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#621841 - Wed May 04 2011 07:35 AM Re: The World's Longest and Shortest Airline Flights [Re: satguru]
agony Offline

Administrator

Registered: Sat Mar 29 2003
Posts: 12381
Loc: Western Canada
Well, living as I do in a rather sparsely populated part of the world (relatively speaking) it's not a question of "where they think they can get away with it", but simple logistics. If I want to travel by public transport from my town to the next town to the north, about 60 km away, I have to go to the city to our west, 200 kms, and then the 200-kms back east again along another highway to that town. There would be no economic sense in running a train or bus line between these two towns, as most days nobody would ride it - you can't get by on two or three passengers a week. Trains and buses run along corridors, not crossways to them.

Those of you who live in places populated enough to justify a grid of transportation should be grateful that you have those options.

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#621891 - Wed May 04 2011 11:13 AM Re: The World's Longest and Shortest Airline Flights [Re: agony]
satguru Offline
Forum Champion

Registered: Thu Feb 17 2000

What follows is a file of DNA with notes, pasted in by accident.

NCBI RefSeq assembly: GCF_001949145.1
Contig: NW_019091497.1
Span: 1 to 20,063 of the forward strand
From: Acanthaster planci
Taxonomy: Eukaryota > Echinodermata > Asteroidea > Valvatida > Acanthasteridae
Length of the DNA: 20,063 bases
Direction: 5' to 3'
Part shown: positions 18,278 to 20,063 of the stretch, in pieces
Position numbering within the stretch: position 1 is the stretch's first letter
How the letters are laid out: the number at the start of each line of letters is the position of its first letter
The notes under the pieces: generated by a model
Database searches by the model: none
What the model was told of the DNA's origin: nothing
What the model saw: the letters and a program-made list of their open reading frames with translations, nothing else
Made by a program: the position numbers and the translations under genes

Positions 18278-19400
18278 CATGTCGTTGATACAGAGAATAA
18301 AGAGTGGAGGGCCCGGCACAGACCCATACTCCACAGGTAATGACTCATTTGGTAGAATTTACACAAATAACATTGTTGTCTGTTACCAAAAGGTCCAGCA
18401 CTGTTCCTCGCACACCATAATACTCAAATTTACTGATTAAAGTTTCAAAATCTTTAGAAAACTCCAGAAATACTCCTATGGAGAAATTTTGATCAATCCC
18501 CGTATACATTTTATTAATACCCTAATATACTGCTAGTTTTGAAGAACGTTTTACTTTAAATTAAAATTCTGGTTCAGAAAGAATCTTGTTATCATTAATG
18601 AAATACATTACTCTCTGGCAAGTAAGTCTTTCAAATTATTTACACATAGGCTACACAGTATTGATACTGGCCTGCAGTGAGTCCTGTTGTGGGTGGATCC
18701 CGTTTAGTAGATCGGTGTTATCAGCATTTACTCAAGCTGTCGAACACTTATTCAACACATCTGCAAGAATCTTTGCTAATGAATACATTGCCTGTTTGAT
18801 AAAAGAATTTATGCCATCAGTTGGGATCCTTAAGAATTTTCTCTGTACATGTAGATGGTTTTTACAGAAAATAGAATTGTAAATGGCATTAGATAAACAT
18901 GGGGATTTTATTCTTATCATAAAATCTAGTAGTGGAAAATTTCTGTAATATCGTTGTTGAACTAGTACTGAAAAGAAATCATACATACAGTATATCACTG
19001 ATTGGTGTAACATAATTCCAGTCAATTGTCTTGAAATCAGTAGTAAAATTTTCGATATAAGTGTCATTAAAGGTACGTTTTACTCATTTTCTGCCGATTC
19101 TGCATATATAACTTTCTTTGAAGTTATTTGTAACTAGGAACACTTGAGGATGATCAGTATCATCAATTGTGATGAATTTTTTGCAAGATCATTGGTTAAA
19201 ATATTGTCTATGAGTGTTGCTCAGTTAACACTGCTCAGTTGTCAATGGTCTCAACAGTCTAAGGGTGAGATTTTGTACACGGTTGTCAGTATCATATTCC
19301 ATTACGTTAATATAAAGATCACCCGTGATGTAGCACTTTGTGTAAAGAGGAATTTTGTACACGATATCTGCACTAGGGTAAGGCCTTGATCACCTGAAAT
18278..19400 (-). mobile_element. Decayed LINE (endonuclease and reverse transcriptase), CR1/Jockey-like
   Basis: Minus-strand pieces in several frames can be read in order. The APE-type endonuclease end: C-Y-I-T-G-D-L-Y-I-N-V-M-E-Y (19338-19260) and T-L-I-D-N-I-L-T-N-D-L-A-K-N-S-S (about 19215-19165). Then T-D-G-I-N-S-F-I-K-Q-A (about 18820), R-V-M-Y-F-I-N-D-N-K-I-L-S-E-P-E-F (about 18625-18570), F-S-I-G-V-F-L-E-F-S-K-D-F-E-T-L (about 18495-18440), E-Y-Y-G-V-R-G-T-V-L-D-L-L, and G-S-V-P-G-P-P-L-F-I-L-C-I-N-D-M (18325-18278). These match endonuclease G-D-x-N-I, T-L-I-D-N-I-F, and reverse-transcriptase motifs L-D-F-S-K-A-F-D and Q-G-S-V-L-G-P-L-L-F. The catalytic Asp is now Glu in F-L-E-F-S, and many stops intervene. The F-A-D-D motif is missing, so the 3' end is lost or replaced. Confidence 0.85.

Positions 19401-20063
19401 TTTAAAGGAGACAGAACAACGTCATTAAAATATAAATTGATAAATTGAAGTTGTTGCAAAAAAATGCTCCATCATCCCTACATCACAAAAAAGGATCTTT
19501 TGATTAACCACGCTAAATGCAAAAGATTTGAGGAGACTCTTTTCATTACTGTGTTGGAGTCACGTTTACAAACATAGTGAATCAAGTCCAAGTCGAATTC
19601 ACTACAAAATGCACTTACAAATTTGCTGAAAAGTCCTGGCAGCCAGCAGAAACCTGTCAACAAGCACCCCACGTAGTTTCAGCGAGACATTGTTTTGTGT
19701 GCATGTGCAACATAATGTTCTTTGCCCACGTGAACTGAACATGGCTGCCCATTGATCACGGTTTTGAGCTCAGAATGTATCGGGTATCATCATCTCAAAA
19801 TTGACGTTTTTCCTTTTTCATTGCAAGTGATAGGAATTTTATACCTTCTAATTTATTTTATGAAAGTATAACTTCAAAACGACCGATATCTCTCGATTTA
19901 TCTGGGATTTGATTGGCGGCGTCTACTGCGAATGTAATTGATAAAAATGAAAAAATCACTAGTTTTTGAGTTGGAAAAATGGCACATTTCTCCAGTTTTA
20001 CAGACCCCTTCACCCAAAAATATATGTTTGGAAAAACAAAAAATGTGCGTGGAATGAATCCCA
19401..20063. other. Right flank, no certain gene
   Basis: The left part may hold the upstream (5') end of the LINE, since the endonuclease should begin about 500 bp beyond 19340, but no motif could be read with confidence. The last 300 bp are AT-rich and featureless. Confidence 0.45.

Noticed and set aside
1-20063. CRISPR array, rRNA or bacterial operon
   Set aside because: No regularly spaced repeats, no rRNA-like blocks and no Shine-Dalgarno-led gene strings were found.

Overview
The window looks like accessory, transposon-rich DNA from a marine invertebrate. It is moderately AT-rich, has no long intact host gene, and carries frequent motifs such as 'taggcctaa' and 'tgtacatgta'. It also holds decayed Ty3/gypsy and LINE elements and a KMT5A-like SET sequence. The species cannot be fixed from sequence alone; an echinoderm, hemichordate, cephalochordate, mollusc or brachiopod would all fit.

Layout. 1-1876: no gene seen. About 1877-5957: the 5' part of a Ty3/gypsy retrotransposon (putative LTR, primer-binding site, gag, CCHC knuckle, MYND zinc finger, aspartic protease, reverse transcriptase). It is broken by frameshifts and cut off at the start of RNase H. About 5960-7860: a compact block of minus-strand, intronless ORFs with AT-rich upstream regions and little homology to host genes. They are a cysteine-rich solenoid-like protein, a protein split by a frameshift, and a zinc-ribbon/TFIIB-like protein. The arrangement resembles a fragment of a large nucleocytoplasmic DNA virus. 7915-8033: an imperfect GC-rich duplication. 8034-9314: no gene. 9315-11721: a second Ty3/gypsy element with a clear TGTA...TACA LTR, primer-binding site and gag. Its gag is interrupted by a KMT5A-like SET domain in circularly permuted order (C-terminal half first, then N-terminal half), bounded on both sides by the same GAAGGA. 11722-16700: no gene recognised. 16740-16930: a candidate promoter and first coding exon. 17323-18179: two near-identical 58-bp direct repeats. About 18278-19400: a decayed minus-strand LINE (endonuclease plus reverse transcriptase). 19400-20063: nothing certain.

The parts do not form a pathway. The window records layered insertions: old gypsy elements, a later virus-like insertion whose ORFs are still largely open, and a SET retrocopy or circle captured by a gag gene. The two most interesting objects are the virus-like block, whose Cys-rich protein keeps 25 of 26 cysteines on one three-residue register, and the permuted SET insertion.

Posts: 6833
Loc: Kingsbury London UK           
My point wasn't the existence of the system or otherwise, but the choice not to take one of the direct alternatives. London and most of England (though not Scotland and Wales) still have a very intensive rail and bus system compared to most places, so there should actually be no need to take a train to and from an interchange five times the distance where a bus would get you there directly. But as I collected train tickets I saw examples where it was no slower to get a direct bus (besides the much longer wait at times) and a lot cheaper but people still took the train. I don't know if the train charge by actual mileage rather than where the station is (I suspect they do) and if so a cab probably wouldn't have cost a lot more either. If there was literally no alternative we would be forced into such ridiculous routes (many a result of minor lines being closed en masse in the 60s) but in England there nearly always is one. Bus routes usually spring up automatically to fill gaps for rail closures so anywhere large within about 20 miles away would normally be possible on a direct trip albeit often at intermittent intervals.
_________________________
"The climate system is a coupled non-linear chaotic system, and therefore the long-term prediction of future climate states is not possible."

UN IPCC

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#621974 - Wed May 04 2011 03:20 PM Re: The World's Longest and Shortest Airline Flights [Re: satguru]
agony Offline

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Registered: Sat Mar 29 2003
Posts: 12381
Loc: Western Canada
I know that this is true - that is, I know it intellectually.

As an Albertan, though, I find it hard to really believe in such an interconnected world. Of the top of my head, I can think of three nearbyish towns where there is not only no convenient access by mass transit, there is no access at all. You either drive there or have someone drive you, or walk 20 to 40 km. The idea that you could fairly conveniently take a bus or a train from a small town to another small town not on the same main artery is a lot like, oh, quarks, or imaginary numbers. I know that they exist, but I can't quite get my head around them.